As he becomes the fourth manager in the franchise’s history, new Albuquerque Isotopes skipper Lorenzo Bundy will be looking to implement a more wide-open style of play that’s built on speed and fundamentals.
In his first meeting with the local press earlier today at Isotopes Park, Bundy talked about a ‘Topes team that will “push the button” whenever the opportunity comes.
“Offensively, if you look at some of the names that are projected to be on our ball club, you’re probably going to see something you haven’t seen in Albuquerque in a while — there’s going to be a lot of speed,” he said.
“…We’re going to be aggressive, we’re going to push the button and we’re going to go first to third. We’re going to make [other] teams [have to] execute defensively and put the pressure on them.”
Bundy, 51, is entering his tenth season of managing in the minors. Last season, he coached the Dodgers’ rookie-level squad in the Arizona League to a 30-25 record.
He has solid experience with the Pacific Coast League, having managed the Las Vegas 51s in 2007 and 2008. In 2006, he served as the hitting instructor for the Tucson Sidewinders as they captured the PCL title and Triple-A National Championship. His help was critical to the Sidewinders’ success that year as they boasted a .289 batting average, tops in the league for team batting average.
Bundy brought along his Triple-A title ring for today’s conference, which might come in handy as motivation for his new players — especially with Isotopes Park playing host to this year’s national championship on Sept. 20.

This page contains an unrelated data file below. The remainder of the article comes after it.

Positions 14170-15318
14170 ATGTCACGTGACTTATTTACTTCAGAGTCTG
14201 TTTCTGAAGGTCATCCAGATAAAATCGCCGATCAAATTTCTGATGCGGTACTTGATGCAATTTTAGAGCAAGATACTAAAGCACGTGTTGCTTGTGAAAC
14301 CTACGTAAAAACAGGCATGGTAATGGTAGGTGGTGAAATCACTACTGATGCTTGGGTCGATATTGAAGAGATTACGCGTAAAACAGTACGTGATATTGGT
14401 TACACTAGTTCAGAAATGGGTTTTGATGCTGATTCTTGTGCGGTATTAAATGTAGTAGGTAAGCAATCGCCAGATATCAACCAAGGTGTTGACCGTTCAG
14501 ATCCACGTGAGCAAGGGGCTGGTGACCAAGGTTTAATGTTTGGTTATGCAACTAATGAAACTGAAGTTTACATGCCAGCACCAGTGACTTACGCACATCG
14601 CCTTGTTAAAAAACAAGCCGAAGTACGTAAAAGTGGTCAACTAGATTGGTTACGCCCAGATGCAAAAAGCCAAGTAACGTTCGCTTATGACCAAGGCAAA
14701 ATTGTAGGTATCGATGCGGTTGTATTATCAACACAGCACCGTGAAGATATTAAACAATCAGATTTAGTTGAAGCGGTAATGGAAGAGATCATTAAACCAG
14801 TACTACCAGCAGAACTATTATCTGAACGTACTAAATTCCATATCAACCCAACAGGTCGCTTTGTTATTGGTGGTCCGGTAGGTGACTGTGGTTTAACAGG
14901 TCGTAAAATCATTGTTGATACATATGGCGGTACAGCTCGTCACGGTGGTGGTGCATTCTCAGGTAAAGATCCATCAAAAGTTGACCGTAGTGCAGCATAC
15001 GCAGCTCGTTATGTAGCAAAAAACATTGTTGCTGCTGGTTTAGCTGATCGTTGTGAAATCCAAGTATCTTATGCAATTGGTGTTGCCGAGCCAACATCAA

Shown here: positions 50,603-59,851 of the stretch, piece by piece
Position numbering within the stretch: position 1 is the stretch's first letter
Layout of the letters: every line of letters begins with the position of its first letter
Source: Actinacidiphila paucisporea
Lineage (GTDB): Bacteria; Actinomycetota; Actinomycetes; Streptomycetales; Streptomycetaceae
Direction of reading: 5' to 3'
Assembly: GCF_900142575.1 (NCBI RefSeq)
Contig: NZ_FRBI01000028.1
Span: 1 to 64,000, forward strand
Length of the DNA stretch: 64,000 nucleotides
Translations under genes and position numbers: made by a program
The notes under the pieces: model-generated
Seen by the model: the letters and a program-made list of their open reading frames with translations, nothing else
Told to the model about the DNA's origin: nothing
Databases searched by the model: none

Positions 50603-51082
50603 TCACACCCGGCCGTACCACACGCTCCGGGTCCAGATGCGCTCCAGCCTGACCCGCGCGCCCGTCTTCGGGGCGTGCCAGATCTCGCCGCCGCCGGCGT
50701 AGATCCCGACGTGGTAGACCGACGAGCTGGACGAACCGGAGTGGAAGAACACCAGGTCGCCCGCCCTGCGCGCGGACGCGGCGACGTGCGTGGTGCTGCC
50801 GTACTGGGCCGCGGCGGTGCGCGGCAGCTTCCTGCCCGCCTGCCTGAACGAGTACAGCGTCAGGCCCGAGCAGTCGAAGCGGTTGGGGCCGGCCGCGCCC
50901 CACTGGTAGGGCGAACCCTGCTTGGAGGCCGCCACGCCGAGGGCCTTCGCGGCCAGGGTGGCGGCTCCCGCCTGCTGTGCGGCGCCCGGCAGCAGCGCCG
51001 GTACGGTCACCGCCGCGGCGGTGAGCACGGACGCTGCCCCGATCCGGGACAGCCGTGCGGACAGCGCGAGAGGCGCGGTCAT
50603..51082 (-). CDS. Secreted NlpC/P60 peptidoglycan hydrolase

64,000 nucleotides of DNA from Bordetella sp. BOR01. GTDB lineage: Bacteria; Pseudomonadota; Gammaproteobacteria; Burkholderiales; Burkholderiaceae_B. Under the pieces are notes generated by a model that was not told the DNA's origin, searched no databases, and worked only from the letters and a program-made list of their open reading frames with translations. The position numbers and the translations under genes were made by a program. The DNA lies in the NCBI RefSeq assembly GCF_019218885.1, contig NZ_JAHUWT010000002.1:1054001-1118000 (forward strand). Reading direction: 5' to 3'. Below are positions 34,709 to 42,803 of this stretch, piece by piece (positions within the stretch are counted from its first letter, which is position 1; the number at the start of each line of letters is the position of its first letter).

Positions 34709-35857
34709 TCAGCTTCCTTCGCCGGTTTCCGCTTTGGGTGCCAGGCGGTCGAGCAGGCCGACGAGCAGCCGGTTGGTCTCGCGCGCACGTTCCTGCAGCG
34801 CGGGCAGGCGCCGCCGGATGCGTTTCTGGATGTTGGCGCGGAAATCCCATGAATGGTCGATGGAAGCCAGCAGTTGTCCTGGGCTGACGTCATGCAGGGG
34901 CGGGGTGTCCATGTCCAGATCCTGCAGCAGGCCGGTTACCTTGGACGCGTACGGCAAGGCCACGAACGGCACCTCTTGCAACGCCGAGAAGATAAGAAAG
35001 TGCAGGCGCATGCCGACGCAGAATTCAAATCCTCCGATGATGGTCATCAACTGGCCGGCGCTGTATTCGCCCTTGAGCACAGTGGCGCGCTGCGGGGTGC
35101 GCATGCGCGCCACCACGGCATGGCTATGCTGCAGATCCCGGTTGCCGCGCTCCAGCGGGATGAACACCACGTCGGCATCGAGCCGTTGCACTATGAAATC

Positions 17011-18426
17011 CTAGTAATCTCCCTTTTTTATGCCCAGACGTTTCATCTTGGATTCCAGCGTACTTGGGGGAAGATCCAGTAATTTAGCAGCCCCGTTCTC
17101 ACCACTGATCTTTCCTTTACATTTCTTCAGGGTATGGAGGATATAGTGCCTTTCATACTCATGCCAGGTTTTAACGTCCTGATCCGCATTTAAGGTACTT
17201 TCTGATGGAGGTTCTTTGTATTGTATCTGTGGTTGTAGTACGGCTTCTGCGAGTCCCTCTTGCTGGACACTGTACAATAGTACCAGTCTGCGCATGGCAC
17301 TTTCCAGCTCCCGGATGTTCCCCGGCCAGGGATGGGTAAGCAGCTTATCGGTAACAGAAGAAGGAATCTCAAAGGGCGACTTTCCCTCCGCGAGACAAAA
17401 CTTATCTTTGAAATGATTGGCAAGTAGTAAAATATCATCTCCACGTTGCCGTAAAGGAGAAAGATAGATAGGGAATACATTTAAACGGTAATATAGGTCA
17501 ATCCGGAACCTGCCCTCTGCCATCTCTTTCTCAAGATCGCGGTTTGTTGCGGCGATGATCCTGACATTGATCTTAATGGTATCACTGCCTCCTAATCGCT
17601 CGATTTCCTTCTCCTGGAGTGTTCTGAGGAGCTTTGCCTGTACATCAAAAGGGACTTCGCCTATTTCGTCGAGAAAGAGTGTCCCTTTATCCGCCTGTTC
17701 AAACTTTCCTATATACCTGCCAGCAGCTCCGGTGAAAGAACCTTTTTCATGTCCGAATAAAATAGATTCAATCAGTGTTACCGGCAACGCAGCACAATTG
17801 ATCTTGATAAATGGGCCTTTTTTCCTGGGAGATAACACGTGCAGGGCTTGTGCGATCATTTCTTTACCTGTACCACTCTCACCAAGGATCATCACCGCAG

“This is a different team [than the Sidewinders], but I look at this team right here and — you
know, you’ve got injuries, you’ve got call-ups, you’ve got trades,
you’ve got everything and anything that goes on in baseball happening at
this level. On April 4 or 5, we have no idea who’s going to be in this
clubhouse come September. But hopefully, two weeks from then, we can be
playing a home game here in Albuquerque and that would be fun. That
would be really, really fun.”
“We know what it’s all about,” he continued as he showed off his ring. “We’ve been there and this is the reward, so maybe I can use that to pump some guys up a little bit.”
In addition, he plans on adopting a more vocal nature of managing, which may also serve to boost the ‘Topes in 2011.
“This club’s pretty young,” he said. “We’ve got some guys coming up from Double-A that have never been here before at the Triple-A level. There might be a tendency for me to be a little more vocal, a little bit more hands-on than you would be with a veteran Triple-A club with guys that have been in Triple-A for four or five years.”
That being said, he’s looking forward to coaching a younger ‘Topes squad in a city that he has fond memories of dating back to his playing days.
“As a visitor, I’ve had some memorable moments in your beautiful stadium,” he said. “Being an offensive player in my playing days, it was always fun to come here because you knew you would get some hits and you would hit some home runs. The question is, ‘How many are you going to give up?’
“Now I’m going to be here for 72 games here at home, so we’re going to see if we can keep the other guys down.”
— Chris Estrada